Home » Global March of the friends for an economy aiming to fulfill the social Human Rights » The banking giant HSBC has agreed to pay a reported $1.9 billion fine to avoid money-laundering charges in the United States. A Senate report earlier this year found Mexican drug cartels and firms allegedly linked to terrorism obtain financial services from HSBC, which it said provided a “gateway for terrorists to gain access to U.S. dollars and the U.S. financial system.” Among other allegations, the bank reportedly supplied a billion dollars to a firm whose founder had ties to al-Qaeda and shipped billions in cash from Mexico to the United States despite warnings the money was coming from drug cartels.

The banking giant HSBC has agreed to pay a reported $1.9 billion fine to avoid money-laundering charges in the United States. A Senate report earlier this year found Mexican drug cartels and firms allegedly linked to terrorism obtain financial services from HSBC, which it said provided a “gateway for terrorists to gain access to U.S. dollars and the U.S. financial system.” Among other allegations, the bank reportedly supplied a billion dollars to a firm whose founder had ties to al-Qaeda and shipped billions in cash from Mexico to the United States despite warnings the money was coming from drug cartels.

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HSBC to Pay $1.9B in Money-Laundering Case

The banking giant HSBC has agreed to pay a reported $1.9 billion fine to avoid money-laundering charges in the United States. A Senate report earlier this year found Mexican drug cartels and firms allegedly linked to terrorism obtain financial services from HSBC, which it said provided a “gateway for terrorists to gain access to U.S. dollars and the U.S. financial system.” Among other allegations, the bank reportedly supplied a billion dollars to a firm whose founder had ties to al-Qaeda and shipped billions in cash from Mexico to the United States despite warnings the money was coming from drug cartels. Because of HSBC’s status as one of the world’s largest banks, state and federal officials reportedly agreed to seek the fine over concerns that criminal charges would have hurt the global financial system. The New York Times reports the HSBC settlement reinforces questions over whether “certain financial institutions, having grown so large and so interconnected, are too big to indict.” The HSBC settlement is expected to be formally unveiled today.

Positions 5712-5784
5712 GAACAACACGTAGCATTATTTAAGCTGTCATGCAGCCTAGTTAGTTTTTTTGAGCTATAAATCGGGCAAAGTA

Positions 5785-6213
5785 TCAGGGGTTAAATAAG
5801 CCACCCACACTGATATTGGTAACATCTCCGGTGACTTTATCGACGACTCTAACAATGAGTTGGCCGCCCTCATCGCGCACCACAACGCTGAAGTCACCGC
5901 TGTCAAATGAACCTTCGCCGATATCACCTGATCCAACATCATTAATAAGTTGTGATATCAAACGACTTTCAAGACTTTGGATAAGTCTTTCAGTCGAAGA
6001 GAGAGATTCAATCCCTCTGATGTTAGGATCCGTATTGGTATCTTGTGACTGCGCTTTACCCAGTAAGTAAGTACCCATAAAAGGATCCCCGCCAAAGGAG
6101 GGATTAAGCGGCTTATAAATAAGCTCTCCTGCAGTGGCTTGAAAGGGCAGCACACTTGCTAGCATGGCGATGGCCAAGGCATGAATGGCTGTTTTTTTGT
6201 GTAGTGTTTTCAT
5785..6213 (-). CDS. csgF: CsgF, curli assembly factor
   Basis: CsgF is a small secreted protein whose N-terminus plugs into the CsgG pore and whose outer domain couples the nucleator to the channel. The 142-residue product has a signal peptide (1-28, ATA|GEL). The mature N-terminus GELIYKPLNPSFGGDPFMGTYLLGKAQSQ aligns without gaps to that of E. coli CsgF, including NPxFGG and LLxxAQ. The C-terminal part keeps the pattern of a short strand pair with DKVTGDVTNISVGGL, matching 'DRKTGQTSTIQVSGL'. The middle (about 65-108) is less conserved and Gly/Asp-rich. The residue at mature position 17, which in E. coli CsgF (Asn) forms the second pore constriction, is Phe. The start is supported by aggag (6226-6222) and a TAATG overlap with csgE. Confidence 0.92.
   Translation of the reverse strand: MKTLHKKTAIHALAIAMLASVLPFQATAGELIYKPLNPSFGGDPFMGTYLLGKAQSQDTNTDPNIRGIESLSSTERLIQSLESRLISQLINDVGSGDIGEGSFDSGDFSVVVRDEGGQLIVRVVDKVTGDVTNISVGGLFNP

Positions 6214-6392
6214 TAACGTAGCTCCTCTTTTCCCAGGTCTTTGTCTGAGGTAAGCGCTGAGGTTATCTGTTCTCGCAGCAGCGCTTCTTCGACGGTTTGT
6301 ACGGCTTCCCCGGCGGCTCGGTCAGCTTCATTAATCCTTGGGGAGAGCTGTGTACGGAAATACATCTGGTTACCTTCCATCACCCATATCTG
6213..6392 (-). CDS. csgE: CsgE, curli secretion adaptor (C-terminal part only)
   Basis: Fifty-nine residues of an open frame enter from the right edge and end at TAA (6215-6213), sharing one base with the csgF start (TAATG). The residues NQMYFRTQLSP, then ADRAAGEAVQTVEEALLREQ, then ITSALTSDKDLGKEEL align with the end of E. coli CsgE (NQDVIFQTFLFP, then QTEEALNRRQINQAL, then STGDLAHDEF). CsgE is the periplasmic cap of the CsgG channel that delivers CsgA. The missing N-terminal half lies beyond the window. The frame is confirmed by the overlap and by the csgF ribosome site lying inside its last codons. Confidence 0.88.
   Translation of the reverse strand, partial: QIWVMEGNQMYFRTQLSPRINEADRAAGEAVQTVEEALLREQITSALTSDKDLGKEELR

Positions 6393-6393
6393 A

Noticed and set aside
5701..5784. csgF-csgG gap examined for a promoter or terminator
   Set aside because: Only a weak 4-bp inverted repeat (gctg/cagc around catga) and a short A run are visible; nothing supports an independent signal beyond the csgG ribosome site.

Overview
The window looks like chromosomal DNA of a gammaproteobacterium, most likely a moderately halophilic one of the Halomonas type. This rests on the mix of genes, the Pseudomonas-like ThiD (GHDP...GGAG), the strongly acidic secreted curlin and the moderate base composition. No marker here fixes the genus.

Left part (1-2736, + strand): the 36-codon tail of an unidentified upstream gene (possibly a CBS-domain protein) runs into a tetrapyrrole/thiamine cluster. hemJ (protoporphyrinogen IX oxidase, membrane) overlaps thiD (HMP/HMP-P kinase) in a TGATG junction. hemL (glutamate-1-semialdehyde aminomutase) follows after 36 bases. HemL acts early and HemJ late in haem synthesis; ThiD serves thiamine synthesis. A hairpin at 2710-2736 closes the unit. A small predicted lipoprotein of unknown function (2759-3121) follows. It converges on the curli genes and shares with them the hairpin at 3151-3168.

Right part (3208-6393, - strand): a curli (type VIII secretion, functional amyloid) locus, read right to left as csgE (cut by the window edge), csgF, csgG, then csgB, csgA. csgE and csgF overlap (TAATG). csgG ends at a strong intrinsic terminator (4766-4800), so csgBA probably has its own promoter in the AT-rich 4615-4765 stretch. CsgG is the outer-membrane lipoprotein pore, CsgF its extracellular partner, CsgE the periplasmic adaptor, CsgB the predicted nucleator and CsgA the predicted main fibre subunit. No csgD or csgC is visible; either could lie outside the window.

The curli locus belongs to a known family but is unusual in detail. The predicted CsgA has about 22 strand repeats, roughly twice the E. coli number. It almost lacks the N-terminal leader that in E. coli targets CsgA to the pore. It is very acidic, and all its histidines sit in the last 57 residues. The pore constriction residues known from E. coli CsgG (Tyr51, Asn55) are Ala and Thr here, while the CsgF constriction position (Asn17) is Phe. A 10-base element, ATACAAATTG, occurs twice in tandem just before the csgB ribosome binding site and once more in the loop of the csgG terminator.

http://www.democracynow.org/2012/12/11/headlines#12110

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